China Sportswear Maker Peak Mulls A-Share IPO in 2022
(Bloomberg) -- Chinese athletic apparel producer Peak Sport Products Co. is planning an initial public offering of A-shares as soon as next year after delisting from Hong Kong’s stock exchange in 2016, according to people familiar with the matter.
The company was most recently valued at 9 billion yuan ($1.4 billion), the people said, asking not to be identified as the matter is private. It’s currently working with an adviser to raise fresh capital before its planned domestic IPO, the people said.
Deliberations on the size and timeline of the fundraising as well as the potential IPO are preliminary and may not lead to any transactions, the people said. A Peak representative declined to comment when contacted by phone.
Peak was delisted from the Hong Kong market in a $311 million take-private deal in November 2016. The following February, the company announced its intention to seek a domestic listing, according to a press release on Peak’s official WeChat account. The firm raised 2.5 billion yuan at the time from institutional investors including Shenzhen-based DGC Private Equity, Everbright Sports Fund, China Minsheng Banking Corp. and Guosen Securities Co., among others.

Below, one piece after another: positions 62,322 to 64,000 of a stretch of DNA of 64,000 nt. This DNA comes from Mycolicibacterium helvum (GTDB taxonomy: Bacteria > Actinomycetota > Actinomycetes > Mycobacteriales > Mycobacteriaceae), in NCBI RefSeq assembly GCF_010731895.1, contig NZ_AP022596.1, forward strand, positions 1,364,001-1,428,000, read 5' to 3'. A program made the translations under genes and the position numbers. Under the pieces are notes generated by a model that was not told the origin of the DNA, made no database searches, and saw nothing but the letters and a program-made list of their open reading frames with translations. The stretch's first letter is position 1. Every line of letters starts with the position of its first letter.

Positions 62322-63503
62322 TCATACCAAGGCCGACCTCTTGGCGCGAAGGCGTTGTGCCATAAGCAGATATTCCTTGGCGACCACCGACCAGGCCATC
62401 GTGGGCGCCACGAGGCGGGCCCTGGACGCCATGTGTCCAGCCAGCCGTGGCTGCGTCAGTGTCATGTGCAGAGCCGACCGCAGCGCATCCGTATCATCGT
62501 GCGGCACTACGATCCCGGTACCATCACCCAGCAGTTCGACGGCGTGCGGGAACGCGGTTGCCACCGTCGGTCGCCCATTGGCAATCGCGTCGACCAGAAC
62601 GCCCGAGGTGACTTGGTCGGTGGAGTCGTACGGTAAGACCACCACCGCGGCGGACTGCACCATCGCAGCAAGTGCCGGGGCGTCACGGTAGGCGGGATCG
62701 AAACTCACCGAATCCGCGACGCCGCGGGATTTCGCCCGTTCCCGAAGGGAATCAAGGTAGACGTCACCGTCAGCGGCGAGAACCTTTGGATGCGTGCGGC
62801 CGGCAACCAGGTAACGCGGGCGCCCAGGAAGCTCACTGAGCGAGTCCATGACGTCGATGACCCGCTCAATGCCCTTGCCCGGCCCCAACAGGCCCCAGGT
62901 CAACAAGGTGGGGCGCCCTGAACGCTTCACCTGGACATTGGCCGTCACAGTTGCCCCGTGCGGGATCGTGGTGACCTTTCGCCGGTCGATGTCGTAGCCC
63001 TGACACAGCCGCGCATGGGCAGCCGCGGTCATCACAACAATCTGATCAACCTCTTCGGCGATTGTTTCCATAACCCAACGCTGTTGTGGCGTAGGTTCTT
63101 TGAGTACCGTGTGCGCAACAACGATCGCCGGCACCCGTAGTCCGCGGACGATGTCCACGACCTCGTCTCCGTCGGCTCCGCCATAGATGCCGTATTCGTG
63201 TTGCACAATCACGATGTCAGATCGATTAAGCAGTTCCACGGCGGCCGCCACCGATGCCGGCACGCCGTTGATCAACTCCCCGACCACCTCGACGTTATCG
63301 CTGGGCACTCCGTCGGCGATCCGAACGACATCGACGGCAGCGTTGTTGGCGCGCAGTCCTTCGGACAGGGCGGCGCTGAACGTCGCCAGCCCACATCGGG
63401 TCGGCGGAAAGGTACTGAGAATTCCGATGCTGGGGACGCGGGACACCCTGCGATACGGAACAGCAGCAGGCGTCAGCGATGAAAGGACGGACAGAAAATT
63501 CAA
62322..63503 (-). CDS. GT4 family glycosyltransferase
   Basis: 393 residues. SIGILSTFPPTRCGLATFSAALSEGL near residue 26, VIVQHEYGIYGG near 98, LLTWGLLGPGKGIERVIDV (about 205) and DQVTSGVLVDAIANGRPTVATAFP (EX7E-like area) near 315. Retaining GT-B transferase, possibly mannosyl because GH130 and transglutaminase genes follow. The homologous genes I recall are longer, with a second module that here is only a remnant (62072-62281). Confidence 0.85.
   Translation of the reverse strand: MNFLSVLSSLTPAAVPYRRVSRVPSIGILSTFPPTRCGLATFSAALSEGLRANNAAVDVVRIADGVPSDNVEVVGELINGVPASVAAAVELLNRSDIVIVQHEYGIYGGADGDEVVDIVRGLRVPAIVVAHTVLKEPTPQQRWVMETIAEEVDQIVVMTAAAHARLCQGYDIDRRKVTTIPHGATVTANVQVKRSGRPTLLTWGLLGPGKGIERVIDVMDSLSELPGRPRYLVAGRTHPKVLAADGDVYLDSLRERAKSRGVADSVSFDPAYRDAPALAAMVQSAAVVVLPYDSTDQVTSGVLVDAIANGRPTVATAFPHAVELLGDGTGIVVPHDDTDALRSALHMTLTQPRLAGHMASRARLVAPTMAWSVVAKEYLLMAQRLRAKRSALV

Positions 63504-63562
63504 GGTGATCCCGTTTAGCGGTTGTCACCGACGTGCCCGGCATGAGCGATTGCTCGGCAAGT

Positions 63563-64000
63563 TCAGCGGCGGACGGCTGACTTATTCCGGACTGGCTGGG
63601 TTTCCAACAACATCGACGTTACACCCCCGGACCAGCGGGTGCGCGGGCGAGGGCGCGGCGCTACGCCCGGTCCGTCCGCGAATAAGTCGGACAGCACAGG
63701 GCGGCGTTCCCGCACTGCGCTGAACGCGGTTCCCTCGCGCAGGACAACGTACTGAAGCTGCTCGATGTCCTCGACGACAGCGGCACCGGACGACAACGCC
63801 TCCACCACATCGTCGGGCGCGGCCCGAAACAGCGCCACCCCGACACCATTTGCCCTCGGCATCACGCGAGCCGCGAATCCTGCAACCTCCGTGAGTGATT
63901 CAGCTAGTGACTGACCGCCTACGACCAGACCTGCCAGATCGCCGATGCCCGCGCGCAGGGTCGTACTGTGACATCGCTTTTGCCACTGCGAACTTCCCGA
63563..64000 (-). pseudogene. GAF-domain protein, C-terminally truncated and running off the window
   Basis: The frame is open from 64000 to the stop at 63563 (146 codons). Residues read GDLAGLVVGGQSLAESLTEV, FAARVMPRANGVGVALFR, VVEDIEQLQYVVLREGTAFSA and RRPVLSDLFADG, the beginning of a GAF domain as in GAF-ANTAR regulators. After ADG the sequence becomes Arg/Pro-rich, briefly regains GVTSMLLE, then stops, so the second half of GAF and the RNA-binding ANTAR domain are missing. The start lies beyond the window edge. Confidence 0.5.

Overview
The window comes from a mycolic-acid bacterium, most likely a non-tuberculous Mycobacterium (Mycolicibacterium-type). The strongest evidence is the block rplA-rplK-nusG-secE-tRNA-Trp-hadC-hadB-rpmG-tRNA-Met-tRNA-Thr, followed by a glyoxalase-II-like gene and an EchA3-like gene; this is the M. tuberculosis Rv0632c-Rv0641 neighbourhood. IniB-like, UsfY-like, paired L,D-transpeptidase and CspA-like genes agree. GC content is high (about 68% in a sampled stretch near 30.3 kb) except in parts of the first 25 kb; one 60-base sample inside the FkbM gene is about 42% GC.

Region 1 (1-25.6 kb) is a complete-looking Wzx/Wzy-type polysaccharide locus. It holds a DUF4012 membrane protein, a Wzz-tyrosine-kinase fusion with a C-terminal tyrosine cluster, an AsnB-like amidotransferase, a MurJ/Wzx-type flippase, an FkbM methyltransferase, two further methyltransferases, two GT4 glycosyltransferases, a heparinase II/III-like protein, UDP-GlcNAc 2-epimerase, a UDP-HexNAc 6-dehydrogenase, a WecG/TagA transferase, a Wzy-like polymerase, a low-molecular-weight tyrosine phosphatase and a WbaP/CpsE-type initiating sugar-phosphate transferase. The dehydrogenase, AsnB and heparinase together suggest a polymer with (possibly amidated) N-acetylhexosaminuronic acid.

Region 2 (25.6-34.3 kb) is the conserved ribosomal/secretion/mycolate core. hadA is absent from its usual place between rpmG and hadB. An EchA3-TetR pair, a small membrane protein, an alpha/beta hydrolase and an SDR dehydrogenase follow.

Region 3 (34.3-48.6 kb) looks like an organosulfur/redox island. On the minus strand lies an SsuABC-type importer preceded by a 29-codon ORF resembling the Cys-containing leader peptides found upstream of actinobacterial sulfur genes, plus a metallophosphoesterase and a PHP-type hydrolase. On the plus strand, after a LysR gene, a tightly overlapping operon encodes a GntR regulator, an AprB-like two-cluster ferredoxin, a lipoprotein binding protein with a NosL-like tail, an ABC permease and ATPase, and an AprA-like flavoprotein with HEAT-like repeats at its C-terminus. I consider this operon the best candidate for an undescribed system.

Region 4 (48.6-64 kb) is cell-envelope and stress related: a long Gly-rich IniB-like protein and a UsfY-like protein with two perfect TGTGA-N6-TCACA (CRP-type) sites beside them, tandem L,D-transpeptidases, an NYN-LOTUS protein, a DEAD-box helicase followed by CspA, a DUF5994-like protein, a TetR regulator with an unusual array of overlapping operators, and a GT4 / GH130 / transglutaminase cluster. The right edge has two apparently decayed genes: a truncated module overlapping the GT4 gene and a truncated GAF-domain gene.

Based in China’s southeast Fujian province, Peak designs, produces and distributes sportswear and footwear under its eponymous brand. Founder Xu Jingnan started the company in 1988 and established the brand three years later, according to its investor relations website.
China’s push to raise sports participation among its population is set to boost the sales and profit growth of sportswear brands, Bloomberg Intelligence senior analyst Catherine Lim wrote in a Sept. 2020 report.
Contributions to China’s gross domestic product by sports industry firms including Peak’s foreign rivals such as Nike Inc. and Adidas AG and Chinese competitors Anta Sports Products Ltd. and Li Ning Co. rose to 1.1% in 2018 from 0.8% three years earlier. The growth is likely due to increased sports-related investments such as infrastructure fueled by higher tax subsidies, the report showed.
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